Matlab is a program I had never heard of before college, but I wish I had. The program is actually SO COOL! It’s introduced in a monotonous not so exciting class, and the purpose is to give you some background before getting to harder projects but the exercises given in the class end up being pretty irrelevant.

This semester I am taking a System Dynamics (ME 242) with Professor Hart. The final project was to take a system and model it in Matlab and an extension of Matlab, Simulink. I chose one wheel of a car suspension. Granted, I know nothing about cars, and still don’t really know much about cars, but I do know what happens when you take a wheel and drive it over a bump.

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Pictured above is the step function applied to the system. Without getting into the details of the engineering of the project, I learned a lot; this is my preferred style of learning. Being given a task and working through it slowly to understand what I’m being asked. This style of working and learning is why I personally became an engineer.

An added note to this project Lehigh has a way to virtually use the computers with the software and although I prefer being in the Cad Lab, it is a life saver for those late nights when you can’t get back down to campus

Back to Reality

While the Thanksgiving break was nice and long and relaxing it was also a great excuse to procrastinate doing my homework. Last night was rough as I worked for 8 hours straight on work I should’ve done incrementally over break. I suppose trying to do calculus with a belly full of turkey isn’t necessarily ideal but it’s better than trying to do it quickly with 3 other assignments to do afterward the day before they’re all due. Normally I’m pretty good at managing my time. I hate starting assignments the night before they’re due, but this time it’s alright. This is the last week of classes so after this week I’ll be done with normal course work. Just one last week until the stress of finals truly sets in.

The Lehigh Commercial

A few weeks ago I wrote about being filmed for the commercial Lehigh would air during the 150th meeting for LeLaf over CBS. I finally got to see the finished product at the game and see myself on the Jumbotron. I’ve never been on TV before so this was really cool for me to be a part of it. You can see the commercial here or watch below. I’m the guy welding on the second floor in the closing scene.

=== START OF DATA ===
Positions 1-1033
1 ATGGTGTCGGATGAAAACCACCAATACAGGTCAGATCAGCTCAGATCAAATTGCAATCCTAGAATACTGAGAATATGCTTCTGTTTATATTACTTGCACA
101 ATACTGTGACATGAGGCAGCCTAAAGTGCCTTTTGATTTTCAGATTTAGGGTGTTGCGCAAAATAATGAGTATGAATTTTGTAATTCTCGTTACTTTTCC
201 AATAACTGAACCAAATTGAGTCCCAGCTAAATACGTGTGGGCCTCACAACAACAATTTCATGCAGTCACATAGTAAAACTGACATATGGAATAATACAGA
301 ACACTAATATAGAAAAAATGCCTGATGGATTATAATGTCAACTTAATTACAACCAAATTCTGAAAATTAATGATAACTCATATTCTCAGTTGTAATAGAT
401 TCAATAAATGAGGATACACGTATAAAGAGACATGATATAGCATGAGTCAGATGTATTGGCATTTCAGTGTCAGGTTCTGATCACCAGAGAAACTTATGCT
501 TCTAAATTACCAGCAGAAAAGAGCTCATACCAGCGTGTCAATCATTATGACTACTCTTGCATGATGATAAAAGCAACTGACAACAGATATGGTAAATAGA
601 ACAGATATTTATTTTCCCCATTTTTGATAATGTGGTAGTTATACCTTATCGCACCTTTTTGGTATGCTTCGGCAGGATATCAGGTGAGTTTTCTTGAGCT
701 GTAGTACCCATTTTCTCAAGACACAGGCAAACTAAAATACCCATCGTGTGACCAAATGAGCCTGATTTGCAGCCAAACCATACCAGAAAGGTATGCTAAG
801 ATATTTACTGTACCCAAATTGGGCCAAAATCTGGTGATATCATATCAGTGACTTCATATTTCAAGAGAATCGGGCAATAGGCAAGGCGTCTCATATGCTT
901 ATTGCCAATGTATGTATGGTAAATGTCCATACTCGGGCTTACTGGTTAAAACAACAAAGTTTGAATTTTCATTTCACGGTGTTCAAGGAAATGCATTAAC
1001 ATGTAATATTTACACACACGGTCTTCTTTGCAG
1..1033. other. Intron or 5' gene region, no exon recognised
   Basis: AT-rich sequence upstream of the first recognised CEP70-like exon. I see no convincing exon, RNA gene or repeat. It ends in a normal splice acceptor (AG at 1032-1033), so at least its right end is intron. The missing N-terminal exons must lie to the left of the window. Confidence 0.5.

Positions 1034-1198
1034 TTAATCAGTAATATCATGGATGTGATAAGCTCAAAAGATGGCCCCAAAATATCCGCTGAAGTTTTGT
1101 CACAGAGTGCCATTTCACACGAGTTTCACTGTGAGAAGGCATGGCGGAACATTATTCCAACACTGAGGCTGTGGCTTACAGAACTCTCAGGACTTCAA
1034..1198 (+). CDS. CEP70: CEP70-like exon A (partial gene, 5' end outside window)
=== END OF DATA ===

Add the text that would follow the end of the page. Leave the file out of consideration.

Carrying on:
Auto Blog

Recently I posted about a McLaren I saw parked on the street and shared it’s specifications and performance figures. I personally love to read about cars and I follow all news related to the auto industry. Because of this I figured that once a week I’d post something about the coolest thing I’d read that week for a new segment on cars.


To kick things off for my new segment I’ll introduce you to the Chaparral 2X Vision GT (pictured above). This concept from Chevy isn’t “real” even though they’ve fabricated a physical model for the LA Auto Show. For the release of the new Gran Tourismo racing video game the developers asked all the major car manufactures to send them a concept they could bring to life within the game. This is Chevys entry and it’s by far the coolest thing I’ve seen in a while. It’s proposed propulsion system employs a 671kW laser that’s powered by Li-ion batteries and an air-powered generator to produce approximately 900 hp. Apparently the laser “pulses beams of light that focus in a shroud, to create shock waves that generate massive thrust.” Unfortunately I’m not educated well enough in physics to comment on the plausibility of its power train but it’s fun to think that in a few decades all cars will adopt that sort of technology. Another cool aspect of the concept is that the driver of the vehicle is required to lay down flat in order to operate it which Chevy says “enables progressive strategies of active and driver adjustable aero.” Wicked. And to top things off its theorized that it’ll do 0-60 mph in 1.5 seconds and onto a top speed of 240mph. While this all seems like science fiction now, who knows, in a few decades this could be the normal for Formula One and a few decades after that maybe even the normal for consumer cars. For more info on the car click here.